This is from a Twitter thread by
Elizabeth Sawin@bethsawinMother, systems thinker, committed to climate solutions that prioritize equity, health, and well being.
TEDx talk: (link: https://www.youtube.com/watch?v=prF8trTallQ) youtube.com/watch?v=prF8tr… Hartland, VT, USA climateinteractive.org
I think it’s worth reprinting for all the ‘bootstrap’ types that believe that they can ride anything out alone.
Those of us (including me) raised in cultures that prioritize individualism, are poorly prepared for the #ClimateCrisis I think. When I feel demoralized or paralyzed, I root around in my mind, and often what I find underneath is one or another attitude of individualism.
Climate Individualism – focus on your own carbon footprint (which you can never drive low enough in a society awash in cheap fossil fuels)
Climate Collectivism – apply pressure so that incentives and infrastructure investments help lower everyone’s footprint
Individualism – look for ways to manage climate fear/grief/anger on your own
Climate Collectivism – see yourself as one sensing element amongst many and realize that vulnerability and sharing of your struggles strengthens others.
Climate Individualism – feel small and powerless because of the limits to your time, resources, and skills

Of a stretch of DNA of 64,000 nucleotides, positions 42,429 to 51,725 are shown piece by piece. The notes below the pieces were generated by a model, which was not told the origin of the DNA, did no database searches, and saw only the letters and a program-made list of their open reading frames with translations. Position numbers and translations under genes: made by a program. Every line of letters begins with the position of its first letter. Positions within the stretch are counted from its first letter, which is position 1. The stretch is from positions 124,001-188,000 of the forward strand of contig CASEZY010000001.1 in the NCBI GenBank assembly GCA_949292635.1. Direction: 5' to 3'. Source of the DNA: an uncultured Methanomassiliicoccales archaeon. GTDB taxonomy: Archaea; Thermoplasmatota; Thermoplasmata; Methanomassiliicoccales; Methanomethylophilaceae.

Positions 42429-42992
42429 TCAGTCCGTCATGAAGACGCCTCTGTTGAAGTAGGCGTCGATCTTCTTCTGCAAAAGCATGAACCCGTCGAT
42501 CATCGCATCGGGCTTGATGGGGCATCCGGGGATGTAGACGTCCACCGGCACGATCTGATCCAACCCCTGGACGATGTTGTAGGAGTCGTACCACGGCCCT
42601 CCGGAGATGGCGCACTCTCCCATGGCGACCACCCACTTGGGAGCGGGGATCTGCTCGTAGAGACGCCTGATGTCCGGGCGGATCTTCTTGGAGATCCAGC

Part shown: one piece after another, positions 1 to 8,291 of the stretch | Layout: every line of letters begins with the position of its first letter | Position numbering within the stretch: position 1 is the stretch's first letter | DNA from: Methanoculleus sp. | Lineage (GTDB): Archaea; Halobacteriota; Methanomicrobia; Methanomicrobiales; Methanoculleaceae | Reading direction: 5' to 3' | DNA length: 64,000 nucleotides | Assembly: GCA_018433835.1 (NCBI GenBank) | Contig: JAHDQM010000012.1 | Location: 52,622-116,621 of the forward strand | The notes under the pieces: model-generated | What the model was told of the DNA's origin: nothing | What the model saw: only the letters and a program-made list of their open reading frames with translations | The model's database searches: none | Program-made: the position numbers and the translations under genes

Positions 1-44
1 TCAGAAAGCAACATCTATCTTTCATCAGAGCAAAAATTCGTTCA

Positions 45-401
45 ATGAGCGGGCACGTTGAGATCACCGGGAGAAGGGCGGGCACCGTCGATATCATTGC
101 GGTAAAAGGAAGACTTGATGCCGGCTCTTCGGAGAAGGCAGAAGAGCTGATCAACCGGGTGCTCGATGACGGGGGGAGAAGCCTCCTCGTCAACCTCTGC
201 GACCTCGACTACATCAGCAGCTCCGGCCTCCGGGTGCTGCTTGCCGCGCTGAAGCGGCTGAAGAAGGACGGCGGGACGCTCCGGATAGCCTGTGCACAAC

Climate Collectivism – celebrate all the others, doing things you could never do, and focus on doing your small part with excellence and determination
Climate Individualism – if a full solution doesn’t seem possible in your lifetime then nothing feels worth trying
Climate Collectivism – your lifetime bridges centuries of harm that set the stage for climate change and centuries of healing that need to start now. Just be a bridge
Anyway, don’t take my word for it, test it out for yourself. The next time you feel overwhelmed or despairing about climate change are you thinking/feeling/acting out a pattern from a highly individualistic culture? If you shift the pattern, what changes?
Climate Individualism keeps us small and weak, and holds the status quo and vested interests in place. Watch out for it. And when it shows up, as it does for me in times of stress or exhaustion, see it, name it, and send it on its way.